When Seconds Count, Canadian Cops Are an Hour Away

Roger Lepage points to door descration (courtesy cbc.ca)

“A Regina couple received a rude awakening during the early hours of Victoria Day,” cbc.ca reports. Roger Lepage [above] says his wife awoke at around 4 a.m. CST when she heard a banging on the front door. Thinking it was their daughter returning home, Lepage said his wife went outside to see what was going on. Instead of their daughter they found an apparently intoxicated man with no shoes trying to break into their home in the city’s Lakeview neighborhood [pop. 7720].” So Mssr. Lepage called the police. In the intervening hour, the situation escalated . . .

Upon being denied entry into the house, Lepage said the man started engaging in erratic behaviour such as using a broom to hit the door, cursing, urinating on the deck and throwing the patio furniture.

Lepage said the man attempted to use a belt to pick the lock and tried to open the back gate and get into the garage.

“The only damage he did was to the house,” Lepage said. “Who knows what could have happened if I came out and he assaulted me or I ended up assaulting him.”

God forbid Mr. Lepage had assaulted someone damaging his property of attempting to gain access to his home! The cops are investigating their response time. Meanwhile, they have some advice for Canadians facing a similar incident.

While the Regina case was city police jurisdiction and RCMP would not be called for such incidents, they do have some tips for anyone involved in a similar situation:

Lock all the doors and close the windows.
Call police.
Close the blinds so the person trying to enter the home doesn’t have the power that comes with knowing what is happening inside.
Stay back from any windows or doors.
Turn off the lights.
Create witnesses by informing neighbours or people nearby.
Take pictures and/or record the incident.

What’s missing from this picture? [h/t SS]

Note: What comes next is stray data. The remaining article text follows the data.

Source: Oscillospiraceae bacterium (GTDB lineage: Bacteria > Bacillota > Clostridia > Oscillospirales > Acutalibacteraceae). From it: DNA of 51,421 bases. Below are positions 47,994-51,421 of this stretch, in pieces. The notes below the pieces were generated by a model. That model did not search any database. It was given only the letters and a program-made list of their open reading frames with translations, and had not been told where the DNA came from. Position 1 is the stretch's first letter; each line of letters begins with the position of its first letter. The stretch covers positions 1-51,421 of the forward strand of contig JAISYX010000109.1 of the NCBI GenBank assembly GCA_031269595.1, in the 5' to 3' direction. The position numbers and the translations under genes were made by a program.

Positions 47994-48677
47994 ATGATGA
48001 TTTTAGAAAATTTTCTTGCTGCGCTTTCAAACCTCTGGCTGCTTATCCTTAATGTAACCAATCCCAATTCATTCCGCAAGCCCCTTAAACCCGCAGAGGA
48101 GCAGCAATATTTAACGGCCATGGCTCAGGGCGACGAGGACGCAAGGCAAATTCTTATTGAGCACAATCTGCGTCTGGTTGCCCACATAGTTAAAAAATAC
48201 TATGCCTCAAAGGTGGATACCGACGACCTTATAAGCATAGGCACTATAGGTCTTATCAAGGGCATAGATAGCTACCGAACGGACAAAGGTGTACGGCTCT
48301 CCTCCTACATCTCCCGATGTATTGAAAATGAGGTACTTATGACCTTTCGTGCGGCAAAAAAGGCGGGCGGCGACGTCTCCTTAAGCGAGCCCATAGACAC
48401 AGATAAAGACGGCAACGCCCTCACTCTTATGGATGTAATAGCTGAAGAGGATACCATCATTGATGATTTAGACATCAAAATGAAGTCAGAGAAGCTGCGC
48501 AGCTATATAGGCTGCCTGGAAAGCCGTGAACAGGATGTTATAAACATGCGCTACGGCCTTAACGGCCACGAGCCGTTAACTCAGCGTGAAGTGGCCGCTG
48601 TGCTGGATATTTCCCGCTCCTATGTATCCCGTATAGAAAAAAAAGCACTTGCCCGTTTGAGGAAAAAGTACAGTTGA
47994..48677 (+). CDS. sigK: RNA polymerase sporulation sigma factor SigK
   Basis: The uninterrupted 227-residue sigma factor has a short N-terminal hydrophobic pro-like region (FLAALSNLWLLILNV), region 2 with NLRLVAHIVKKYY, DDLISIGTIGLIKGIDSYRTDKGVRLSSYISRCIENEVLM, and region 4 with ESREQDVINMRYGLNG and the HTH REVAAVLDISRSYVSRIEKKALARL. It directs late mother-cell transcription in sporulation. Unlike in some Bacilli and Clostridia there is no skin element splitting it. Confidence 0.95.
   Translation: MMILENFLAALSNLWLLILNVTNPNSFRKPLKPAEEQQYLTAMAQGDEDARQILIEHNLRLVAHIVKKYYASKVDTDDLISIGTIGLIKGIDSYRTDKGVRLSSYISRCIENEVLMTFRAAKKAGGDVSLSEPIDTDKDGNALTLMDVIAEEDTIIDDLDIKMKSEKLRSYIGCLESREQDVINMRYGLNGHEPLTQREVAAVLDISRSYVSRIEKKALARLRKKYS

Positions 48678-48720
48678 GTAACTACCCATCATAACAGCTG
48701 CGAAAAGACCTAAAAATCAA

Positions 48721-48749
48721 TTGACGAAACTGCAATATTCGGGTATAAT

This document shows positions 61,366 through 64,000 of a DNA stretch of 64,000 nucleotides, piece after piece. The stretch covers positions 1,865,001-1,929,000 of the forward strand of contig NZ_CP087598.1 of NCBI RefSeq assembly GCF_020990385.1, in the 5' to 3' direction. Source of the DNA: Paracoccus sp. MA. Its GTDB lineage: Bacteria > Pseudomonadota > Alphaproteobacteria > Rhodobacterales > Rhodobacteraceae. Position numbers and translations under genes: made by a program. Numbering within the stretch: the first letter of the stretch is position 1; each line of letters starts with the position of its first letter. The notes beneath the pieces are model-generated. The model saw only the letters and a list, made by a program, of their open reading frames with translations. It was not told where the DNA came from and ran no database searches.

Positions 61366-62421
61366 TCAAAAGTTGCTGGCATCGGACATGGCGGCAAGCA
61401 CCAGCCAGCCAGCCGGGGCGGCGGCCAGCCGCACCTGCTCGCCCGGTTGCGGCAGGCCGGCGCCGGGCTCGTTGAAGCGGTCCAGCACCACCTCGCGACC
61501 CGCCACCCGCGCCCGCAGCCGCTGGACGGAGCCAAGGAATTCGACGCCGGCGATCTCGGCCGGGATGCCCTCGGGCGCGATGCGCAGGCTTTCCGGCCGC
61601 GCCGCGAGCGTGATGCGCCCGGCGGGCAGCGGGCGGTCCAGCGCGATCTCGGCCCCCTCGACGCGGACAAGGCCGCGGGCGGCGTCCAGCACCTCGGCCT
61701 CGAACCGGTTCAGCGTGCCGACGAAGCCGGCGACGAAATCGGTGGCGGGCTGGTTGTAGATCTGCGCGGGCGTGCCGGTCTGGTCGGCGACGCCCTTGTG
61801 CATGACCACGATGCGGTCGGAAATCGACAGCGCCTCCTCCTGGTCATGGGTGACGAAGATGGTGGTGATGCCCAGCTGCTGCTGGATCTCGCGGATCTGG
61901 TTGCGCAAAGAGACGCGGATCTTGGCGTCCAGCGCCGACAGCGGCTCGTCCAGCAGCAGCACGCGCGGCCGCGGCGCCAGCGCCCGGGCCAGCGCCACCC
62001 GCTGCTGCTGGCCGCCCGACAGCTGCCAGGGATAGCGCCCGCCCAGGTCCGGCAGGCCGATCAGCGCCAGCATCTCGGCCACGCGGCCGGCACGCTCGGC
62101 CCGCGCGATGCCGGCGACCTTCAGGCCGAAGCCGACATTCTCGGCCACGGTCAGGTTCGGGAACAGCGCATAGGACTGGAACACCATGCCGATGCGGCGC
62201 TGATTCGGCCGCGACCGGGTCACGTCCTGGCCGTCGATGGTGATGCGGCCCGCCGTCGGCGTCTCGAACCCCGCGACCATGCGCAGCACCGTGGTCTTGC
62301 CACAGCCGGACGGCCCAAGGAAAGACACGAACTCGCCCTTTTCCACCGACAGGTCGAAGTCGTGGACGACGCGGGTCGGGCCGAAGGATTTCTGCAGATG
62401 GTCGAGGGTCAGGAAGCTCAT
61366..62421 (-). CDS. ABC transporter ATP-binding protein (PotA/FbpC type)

comments

  1. avatar NotoriousAPP says:

    Canadian bacon reference?

    1. avatar AMOK! says:

      Missing?

      Castle Doctrine, eh.

      Crack open a Canadian or get a 4×4 from Timmy Horton’s and celebrate the sheep are ok.

      Drunk Goof.

  2. avatar Ralph says:

    What’s missing? Apologizing to the home invader wannabee, because Canucks are so damn polite.

    What, you were expecting a gun?

    1. avatar Gene says:

      Actually, I was half expecting them writing a strongly worded letter. Canadians love writing letters and Timmy Hortons. Canadian Tire, too. But mostly writing letters and Timmy’s.

    2. avatar ColdNorth says:

      The five guys who broke into Chris Bishop’s house in Nunavut weren’t expecting a gun, but unfortunately for them it wasn’t just a gun but an SKS with an unpinned 30-round mag. Despite shooting three of them in the back (one on the ground), his convinctions were overturned.

      Self-defense in Canada isn’t as simple as many states in the US, but it isn’t as bad as many Canadians think. That’s especially if the crook breaks in. There’s no duty to retreat up here.

      I think the homeowner was right not to go out to the yard, but if that guy broke in, I hope that he had something a bit stronger than harsh language ready to go. Perhaps in future he’d consider joining the roughly 10% of Canadians who have a firearms license.

    3. avatar Art out West says:

      Use:

      One of those brand new Norinco SKS that Canadans can buy. Even pinned at 5 rounds, it should work.

      Ruger SP101 with the slightly over 4 inch barrel – allowed under Canadian law. Again only 5 rounds, but have to love the .357 mag.

      Enfield in .303 British – a proper Commonwealth “welcome”.

      Short barreled shotgun – legal in Canada. Actually, this should probably be number one on the list.

      1. avatar Rick Hein says:

        How about a lever gun in .44 Mag? Nothing says get off my porch like several rounds from .44

        1. avatar Art out West says:

          A .44 mag levergun would be a devastatingly effective home defense piece. great idea

        2. avatar A Hill says:

          Or a .44 mag mare’s leg. Which you can acquire with only a basic license.

        3. avatar Goosey says: